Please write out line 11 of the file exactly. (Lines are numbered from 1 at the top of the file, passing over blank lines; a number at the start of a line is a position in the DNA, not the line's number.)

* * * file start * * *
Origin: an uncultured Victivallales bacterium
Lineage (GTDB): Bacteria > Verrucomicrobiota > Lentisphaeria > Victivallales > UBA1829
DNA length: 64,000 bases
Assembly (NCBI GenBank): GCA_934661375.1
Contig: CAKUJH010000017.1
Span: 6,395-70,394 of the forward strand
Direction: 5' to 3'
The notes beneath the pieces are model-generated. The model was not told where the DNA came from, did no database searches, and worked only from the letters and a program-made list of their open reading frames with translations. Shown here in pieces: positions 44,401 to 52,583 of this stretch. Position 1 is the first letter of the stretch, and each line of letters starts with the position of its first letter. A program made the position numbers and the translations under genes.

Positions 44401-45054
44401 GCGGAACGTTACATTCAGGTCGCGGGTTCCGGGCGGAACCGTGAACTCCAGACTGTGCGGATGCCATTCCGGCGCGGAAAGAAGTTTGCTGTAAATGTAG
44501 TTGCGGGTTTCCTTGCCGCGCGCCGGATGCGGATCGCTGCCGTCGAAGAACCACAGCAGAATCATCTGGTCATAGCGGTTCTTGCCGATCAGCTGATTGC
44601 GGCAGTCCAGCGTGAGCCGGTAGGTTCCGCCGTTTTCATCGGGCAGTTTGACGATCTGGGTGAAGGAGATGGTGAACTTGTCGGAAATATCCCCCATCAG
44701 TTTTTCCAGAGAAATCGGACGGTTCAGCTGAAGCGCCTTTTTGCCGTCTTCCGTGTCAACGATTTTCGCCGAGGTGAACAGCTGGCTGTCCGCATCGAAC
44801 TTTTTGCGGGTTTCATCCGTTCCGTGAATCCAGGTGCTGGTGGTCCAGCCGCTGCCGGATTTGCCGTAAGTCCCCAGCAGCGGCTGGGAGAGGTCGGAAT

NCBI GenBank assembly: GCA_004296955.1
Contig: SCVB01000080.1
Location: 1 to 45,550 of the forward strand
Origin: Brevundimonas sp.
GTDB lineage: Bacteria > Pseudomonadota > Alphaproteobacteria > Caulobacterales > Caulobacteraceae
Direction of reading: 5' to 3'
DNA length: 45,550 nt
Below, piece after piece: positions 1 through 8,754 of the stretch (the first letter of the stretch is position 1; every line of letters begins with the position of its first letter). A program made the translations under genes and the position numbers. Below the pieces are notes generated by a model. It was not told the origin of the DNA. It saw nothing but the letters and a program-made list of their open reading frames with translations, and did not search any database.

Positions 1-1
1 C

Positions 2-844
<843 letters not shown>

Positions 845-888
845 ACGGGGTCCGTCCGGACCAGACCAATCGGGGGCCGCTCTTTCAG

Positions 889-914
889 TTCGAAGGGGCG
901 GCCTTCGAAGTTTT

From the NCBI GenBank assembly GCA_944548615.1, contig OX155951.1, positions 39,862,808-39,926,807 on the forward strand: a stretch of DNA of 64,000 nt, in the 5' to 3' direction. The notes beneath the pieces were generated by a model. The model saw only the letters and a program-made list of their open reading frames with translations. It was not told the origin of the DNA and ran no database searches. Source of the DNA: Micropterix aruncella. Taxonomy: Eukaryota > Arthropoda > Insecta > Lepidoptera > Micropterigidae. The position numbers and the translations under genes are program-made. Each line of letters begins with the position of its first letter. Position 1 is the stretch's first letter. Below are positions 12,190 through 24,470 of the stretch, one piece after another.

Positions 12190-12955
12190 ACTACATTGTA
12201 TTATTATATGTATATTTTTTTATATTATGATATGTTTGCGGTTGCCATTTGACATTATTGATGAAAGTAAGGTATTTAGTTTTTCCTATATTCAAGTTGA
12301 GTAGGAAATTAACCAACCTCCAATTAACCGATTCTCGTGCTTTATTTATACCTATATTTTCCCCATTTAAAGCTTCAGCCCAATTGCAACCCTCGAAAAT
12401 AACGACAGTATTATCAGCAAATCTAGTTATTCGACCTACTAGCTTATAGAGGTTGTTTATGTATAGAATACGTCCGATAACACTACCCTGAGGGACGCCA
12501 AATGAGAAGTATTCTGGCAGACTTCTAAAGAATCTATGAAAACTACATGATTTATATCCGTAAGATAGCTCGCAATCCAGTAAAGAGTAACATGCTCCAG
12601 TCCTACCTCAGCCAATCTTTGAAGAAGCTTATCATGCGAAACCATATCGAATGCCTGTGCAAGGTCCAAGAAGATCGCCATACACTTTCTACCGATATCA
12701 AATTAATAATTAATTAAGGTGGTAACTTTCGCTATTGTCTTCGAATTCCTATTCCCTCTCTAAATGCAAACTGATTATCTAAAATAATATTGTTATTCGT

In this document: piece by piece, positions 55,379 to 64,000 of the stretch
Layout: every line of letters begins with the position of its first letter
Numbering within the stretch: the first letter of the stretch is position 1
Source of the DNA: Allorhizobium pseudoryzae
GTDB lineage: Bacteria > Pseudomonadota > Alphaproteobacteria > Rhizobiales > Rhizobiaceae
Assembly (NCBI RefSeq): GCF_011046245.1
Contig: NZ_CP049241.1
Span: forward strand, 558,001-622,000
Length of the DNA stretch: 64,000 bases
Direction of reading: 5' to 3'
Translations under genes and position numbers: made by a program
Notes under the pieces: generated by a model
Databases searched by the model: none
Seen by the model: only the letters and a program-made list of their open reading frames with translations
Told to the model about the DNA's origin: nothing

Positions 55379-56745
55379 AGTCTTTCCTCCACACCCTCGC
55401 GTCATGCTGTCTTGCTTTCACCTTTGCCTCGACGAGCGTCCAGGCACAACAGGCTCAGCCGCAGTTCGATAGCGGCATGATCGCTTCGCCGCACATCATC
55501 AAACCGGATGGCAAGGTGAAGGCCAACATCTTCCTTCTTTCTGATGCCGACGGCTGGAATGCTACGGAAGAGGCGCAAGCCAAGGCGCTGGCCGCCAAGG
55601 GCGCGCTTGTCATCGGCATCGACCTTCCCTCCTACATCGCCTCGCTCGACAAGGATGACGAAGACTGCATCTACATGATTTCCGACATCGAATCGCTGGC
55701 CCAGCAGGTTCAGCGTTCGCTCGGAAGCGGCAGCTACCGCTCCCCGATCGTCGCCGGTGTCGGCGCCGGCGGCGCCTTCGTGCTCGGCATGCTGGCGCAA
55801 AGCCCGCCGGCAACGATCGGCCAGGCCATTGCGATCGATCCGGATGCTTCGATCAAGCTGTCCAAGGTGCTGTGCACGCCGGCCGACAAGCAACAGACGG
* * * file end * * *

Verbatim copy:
44501 TTGCGGGTTTCCTTGCCGCGCGCCGGATGCGGATCGCTGCCGTCGAAGAACCACAGCAGAATCATCTGGTCATAGCGGTTCTTGCCGATCAGCTGATTGC